I did a little google on HMS/EDS specialists and a name that came up was Dr Alan Hakim.

    I wondered if anyone knew or had experience of him? He seems to be at my local hospital, I believe. So I was wondering i I would be referred to him, or if I should ask to go to UCHL.

    I will definitely be phoning tomorrow though, to at least talk to someone about my worries/doubts. I don't know, I worry it's just another round of pass the parcel with me and I'll be sent off yet again.

  • Thankyou for your reply!

    Well it's funny you should mention Dr. Hakim. He is the real deal, one of the leading experts, as you can tell from his articles on the HMSA, and he is a thoroughly nice, approachable person.

    He does not do NHS work re the EDS, I think in the NHS he does gut, not what Prof Aziz does however.

    He does do EDS/HMS as a private doctor, though, at St. John & St. Elizabeth hospital in St. John's Wood (short walk from the tube). And somewhere out Far East up toward Epping, I can't remember the name of the hospital. (Not Whipps Cross, that's his NHS job). His fee a few years ago was £400, is dear but his fee includes being able to contact him for advice. You could phone his secretary at whichever hospital is easier for you and she could tell you what's included and how to proceed.

    I went with my sister when she went to see him as a private patient because she could not get referred by her (pretty behind-the-times) GP. He was very thorough and his clinic letter to her GP was very helpful too.

    BTW, The NICE guidelines say your GP has to work with a private doctor you've been to see, not ignore them.

    I would go for the NHS referral. You have every right to it. And being in London it's even local, so we hope that will help.

    If you really were knocked back then you could consider Alan Hakim.

    Dr. Kazkaz (NHS) and Dr. Hakim are both very thorough and excellent. I saw Dr. Kazkaz, my sis saw Dr. Hakim, we were both treated very well.

    But, read again above how I approached my doctor. Naturally you will choose your own way, but think about giving your doctor time to absorb the info as I did. And make sure you have a double appointment booked to discuss it. Doctors like the rest of us need time to consider.

    Hope it all goes well for you whatever you decide.

    Ps re 'wasting their time', what really is a waste of your doctor's time, is not getting you sent to the right people. By sending you to get sorted out by the right ones, (s)he will save time and money in the long run. When I think of all the expensive dead-ends I've been sent to before the HMS/EDS diagnosis...

    And recently I felt the same as you, felt I should 'just put up with it' about something I assumed was my POTS. In the end I called 111 for advice and they only sent a ruddy ambulance! It turned out that if I had not called 111 I could have had a stroke! (It wasn't my POTS it was Atrial Fibrillation and I ended up in hospital for a week).

    So that's a lesson, even when you get a diagnosis, don't assume everything is your POTS or EDS.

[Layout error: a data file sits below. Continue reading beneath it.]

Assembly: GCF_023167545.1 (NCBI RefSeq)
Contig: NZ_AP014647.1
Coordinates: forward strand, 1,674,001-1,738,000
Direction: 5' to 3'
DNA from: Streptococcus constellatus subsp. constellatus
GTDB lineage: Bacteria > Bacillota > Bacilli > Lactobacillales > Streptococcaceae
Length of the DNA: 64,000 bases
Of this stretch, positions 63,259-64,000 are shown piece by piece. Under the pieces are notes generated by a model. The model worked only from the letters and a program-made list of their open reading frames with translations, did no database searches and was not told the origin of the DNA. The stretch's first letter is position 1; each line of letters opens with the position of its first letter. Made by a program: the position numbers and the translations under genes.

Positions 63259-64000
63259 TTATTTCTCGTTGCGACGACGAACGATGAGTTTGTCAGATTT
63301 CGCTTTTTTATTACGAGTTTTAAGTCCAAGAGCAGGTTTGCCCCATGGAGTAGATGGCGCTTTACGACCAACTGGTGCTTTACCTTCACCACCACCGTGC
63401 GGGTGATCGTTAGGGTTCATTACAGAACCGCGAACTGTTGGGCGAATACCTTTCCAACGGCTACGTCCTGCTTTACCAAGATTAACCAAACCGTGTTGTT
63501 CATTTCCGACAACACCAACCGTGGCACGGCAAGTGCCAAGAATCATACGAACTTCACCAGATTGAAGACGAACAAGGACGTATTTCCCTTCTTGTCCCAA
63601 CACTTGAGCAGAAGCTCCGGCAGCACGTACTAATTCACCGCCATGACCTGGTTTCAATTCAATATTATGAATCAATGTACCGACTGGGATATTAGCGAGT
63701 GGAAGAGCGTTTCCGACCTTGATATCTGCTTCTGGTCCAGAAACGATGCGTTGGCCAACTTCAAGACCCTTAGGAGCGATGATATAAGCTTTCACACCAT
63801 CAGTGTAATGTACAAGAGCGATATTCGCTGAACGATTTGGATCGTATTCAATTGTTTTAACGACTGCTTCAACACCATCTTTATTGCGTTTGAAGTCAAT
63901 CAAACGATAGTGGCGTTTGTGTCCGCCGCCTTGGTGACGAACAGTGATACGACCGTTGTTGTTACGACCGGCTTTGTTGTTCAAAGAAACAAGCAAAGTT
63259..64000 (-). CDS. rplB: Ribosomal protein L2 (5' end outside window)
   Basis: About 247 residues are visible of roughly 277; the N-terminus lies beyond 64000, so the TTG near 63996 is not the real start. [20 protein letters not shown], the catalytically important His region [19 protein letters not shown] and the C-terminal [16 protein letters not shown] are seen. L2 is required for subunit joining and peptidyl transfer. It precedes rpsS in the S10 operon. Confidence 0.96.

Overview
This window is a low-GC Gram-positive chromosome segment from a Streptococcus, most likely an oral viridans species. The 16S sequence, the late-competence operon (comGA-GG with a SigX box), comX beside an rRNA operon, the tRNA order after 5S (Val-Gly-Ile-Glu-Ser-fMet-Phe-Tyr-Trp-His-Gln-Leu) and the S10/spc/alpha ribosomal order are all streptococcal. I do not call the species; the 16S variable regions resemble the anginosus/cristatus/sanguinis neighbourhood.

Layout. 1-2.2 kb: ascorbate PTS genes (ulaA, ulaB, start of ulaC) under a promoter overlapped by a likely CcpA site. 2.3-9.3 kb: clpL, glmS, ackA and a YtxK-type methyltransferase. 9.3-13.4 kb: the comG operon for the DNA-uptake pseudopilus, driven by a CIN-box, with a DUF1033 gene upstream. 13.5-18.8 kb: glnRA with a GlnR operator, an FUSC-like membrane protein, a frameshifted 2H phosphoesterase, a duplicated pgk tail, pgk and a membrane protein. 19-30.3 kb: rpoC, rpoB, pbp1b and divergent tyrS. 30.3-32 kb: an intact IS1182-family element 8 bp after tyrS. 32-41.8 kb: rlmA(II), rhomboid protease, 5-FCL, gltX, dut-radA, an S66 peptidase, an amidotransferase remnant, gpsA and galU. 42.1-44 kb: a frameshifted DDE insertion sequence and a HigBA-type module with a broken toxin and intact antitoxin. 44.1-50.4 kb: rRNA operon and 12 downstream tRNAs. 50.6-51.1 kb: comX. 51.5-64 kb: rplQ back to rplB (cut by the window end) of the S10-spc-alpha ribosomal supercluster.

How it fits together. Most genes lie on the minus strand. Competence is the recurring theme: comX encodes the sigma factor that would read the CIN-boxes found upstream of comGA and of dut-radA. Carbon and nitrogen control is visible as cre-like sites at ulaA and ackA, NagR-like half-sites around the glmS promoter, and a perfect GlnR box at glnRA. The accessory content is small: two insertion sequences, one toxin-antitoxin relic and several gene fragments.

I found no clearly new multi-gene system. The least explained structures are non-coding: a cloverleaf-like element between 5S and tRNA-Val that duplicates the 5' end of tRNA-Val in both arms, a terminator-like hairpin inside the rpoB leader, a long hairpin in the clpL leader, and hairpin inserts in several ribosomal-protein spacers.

Meanwhile though, don't just put up with things. Remember, you & your family pay the doctor's (substantial) wages in your taxes.

    Best from Boombiddy.

  • Hi and welcome, yes it does sound like hypermobility/EDS considering the high score you got on the Beignton tests.

    Have you also been assessed for POTS? Postural Orthostatic Tachyardia syndrome. It causes the fainting and sudden passing out you mention. Some folk find salt helps their POTS others can find manual wheelchair pushing can help. Recently there was a local news article about a patient whose getting a specially trained dog to help her.

    I hope your GP provides you with some answers soon. Im also a fibromite, have had CFS and have really bad IBS-C. All are commonly occurring in EDS folk unfortunately :-(

  • Thank you for further replies.

    It had been considered that I may have POTS, because my symptoms matched and I had a discussion with my GP with it.

    Yesterday and this morning I had a phone call from the cardiac doctor, I had had a monitor for 24 hrs and it showed some sinus blocks, or something. Anyway, at first they thought I may need a pacemaker, as this also showed up a couple of years ago when I had one, but they said that considering my age, it may not be needed. I was slightly confused as she said a pacemaker may alleviate 'some symptoms', but not them all, which obviously makes me wonder why and i it is causing some, even though she says it is nothing.

    Also she said it doesn't seem to be POTS as my rate wasn't too high or low at any point, so there's that.

    I know when I went to the clinic they did my BP laying down and standing and it changed a lot on the bottom number, but an increase. So laying down I was 124/70 and standing I was 120/90, which seemed to the nurse quite a jump.

    But the example above that I just gave is one reason why I am a bit weary of going to a HMS/EDS specialist, because this sort of thing keeps happening, it seems like it fits something and then it's not. It just feels too much, I get my head into thinking it could be that and it's not. I feel like I'm wasting people's time and I feel the doctors think that too. I don't know, I don't want to be batted away again, I just don't know.

  • Hiya rosesinbloom , don't despair, take what the cardio can give but remember (s)he may be one of the many who **think** they understand POTS.

    POTS criteria **for the kind of POTS usually associated with EDS** include a rise in pulse rate of 30 beats/min on standing. Although you can have chronically low BP generally with this, it is the **pulse rate on standing** that counts.

    Today, your best bet is to ring STARS (Syncope Trust) who deal with POTS and other autonomic nervous system disorders. In fact I would urge you to ring them. Jenny there is very knowledgeable.

    When recently I was diagnosed with Atrial Fib, Jenny ***recommended the right cardio for me who knows the autonomic nervous system***.

    Jenny explained to me that cardios fall into 2 broad camps, 'plumbers' and 'electricians'.

    The 'plumbers' deal with the valves and suchlike, the 'plumbing' of the heart. The 'electricians' deal with the conductivity of the heart, the electric system that makes the heart contract and regulates your rhythm and are called electrophysiologists, cardios who have specialised in heart rhythm disorders.